giving Sullivan a popular reception by crowds which blocked up the
principal streets.



TRANSCENDENTAL HASH


The _Winsted (Conn.) Press_ published an article on Buddhism in
America which is interesting as a specimen of the rosy-tinted fog of
some intellectual atmospheres, and the singular jumble of crude
thought in this country. As an intellectual hash it may interest the
curious. The following is the article:


BUDDHISM IN AMERICA.

While sectarian Christianity is, at great expense, with much ado,
making a few hundred converts in Asia among the ignorant, Buddhism is
spreading rapidly in the United States, and is reaching our most
intelligent people, without any propaganda of missionaries or force.
There are already thousands of Buddhists in this country, and their
number is augmenting more rapidly perhaps than that of any other
faith, but of these probably comparatively few know that they are
following the Buddhistic lines of thought and have adopted the
principles of Buddhistic faith. Theosophy, mental science (sometimes
called "Christian science"), esoteric Christianity and Buddhistic
metaphysics are, we believe, substantially one and the same thing, and
we may also include their intimate relative, known here as Modern
Spiritualism, the difference between them being no greater than that
which invariably arises from different interpretations of the same
idea by different individuals under differing environment. To compare
these differences with the differences of the Protestant sects would
be exalting the sects, for sectarian Christianity is hardly worthy of
association with the exalted teachings of Buddha, the theosophists,
and the finer conceptions of our modern metaphysicians and
Spiritualists, yet we make the comparison for the sake of
illustration.

Counting the philosophical modern Spiritualists we may say that the
number of people in this country who, without knowing it, perhaps, are
reasoning themselves into acceptance of Buddhistic teachings, may be
placed in the hundreds of thousands. A modified, spiritualized, and
improved form of Buddhism is, we suppose, likely to unite the
liberalized minds of this country (normal Christians and Infidels
alike) into a common and highly intellectual and spiritual faith,
opposed to which will be the less advanced people under the leadership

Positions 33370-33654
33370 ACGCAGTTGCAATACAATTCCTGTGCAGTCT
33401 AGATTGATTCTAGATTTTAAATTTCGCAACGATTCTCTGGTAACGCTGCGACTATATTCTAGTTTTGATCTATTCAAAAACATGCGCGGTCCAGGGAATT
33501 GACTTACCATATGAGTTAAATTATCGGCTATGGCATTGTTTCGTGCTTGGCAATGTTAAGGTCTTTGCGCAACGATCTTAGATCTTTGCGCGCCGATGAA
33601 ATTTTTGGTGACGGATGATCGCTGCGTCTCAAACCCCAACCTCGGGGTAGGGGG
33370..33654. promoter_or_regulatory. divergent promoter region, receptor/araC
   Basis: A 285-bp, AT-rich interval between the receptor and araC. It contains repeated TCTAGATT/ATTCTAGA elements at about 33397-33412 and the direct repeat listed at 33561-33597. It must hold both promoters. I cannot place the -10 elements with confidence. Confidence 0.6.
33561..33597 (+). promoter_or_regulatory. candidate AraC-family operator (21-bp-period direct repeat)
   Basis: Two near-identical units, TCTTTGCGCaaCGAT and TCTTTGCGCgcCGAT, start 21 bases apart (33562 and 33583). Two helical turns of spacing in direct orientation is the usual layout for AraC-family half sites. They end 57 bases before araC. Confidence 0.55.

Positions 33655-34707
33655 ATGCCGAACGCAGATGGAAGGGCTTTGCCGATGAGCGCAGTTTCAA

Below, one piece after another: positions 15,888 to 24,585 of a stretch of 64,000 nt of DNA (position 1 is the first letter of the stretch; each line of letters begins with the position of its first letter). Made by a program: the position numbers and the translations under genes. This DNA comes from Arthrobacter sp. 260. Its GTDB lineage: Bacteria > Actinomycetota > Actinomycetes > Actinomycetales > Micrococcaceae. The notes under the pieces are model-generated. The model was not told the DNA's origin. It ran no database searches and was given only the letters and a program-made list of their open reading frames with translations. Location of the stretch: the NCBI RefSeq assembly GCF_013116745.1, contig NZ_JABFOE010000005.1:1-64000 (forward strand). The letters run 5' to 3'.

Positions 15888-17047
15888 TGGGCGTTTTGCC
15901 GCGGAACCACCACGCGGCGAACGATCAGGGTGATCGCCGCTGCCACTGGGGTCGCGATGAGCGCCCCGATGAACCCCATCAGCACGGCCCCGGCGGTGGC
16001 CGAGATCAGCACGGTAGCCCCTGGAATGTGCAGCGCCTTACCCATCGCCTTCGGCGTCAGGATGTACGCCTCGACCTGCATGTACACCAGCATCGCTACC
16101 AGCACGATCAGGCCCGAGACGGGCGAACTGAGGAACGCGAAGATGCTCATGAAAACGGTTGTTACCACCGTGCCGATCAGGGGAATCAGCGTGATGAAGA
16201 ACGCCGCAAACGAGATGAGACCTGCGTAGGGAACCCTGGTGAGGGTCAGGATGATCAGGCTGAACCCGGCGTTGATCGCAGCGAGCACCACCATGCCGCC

of the Roman Catholic church, representing the temporal power of
Christian priestcraft and the mythological superstitions which have
attached themselves to the precepts and teachings of the Christ man of
1800 years ago.

Certainly no intelligent observer can look out upon the tremendous
upheaval of religious thought which is now taking place in this
country, without seeing that a new era has dawned in the spiritual
life of the American people and foreseeing a readjustment of religious
lines on a more elevated, less dogmatic and less antagonistic plane.
We have been passing through the very same experiences that preceded a
downfall of the polytheistic mythology, followed by the new era of
Christian mythology in one part of the world and Buddhistic mythology
in another. Jesus and Buddha both came to deliver exalted teachings
which would lift the world out of bondage to an older faith and its
more cruel superstitions and the corruptions of priestcraft and gross
ceremonials; both were reformers of substantially the same abuses;
both suffered for humanity, both lived humble and inspired lives, both
were interpreters of the same truths to different peoples, both were
good men, and both have come down to us with their greatness
exaggerated by their followers beyond anything they claimed for
themselves, while the personal existence of each is shrouded in the
same mystery and covered with the same doubt. That these two men did
exist as men we may well believe, but that as personages they were
incarnated on earth is a matter of small importance compared with the
consequences which have followed their supposed embodiment.

The decline of faith in the old theology and the silent acceptance of
new ideas by the church people of America, the rapid spread of
infidelity and aggressive agnosticism, and the hold which Modern
Spiritualism under various disguises now has upon the people, premise
tremendous changes, and indicate a new era of spiritual thought--an
era of better and sweeter life for mankind we trust.

Men and women who think alike will act together when prejudices born
of old names, partisan rivalries and personal animosities are
outgrown. A new philosophy with a new name, made up of the old truths
with new refinements and elaborations, will unite the liberal-minded
in a fraternity of thought based on a better understanding of
spiritual truths, and clearer comprehension of the importance to
humanity, of liberty, justice and love.

This new religion, if we mistake not the signs of the times, will or
does partake largely of theosophic and Buddhistic metaphysics and is
not, therefore, to be despised by our best thinkers. Buddhism
corrupted by Brahmic theocracy--as Christianity by Mosaic rites, by
papistic theology and sectarian piety--has come to us as a morbid
asceticism or worse, delighting in self-inflicted individual tortures
and revelling in unthinkable contradictions. This conception of it is
probably false and due more to deficiencies of language and
unreceptive habit of metaphysical thought than to perversity of ideas.
A system of highest ethics, and a religion without a personal God,
Buddhism deifies the soul of man and exalts the individual through
countless experiences of physical embodiment into a position of
apparently infinite wisdom--a condition beyond phenomenal existence
and of course indescribable. It neither annihilates life in nirvana
nor admits immortal existence as we understand existence--i.e., in a
perpetually objective form of some sort. It is better in some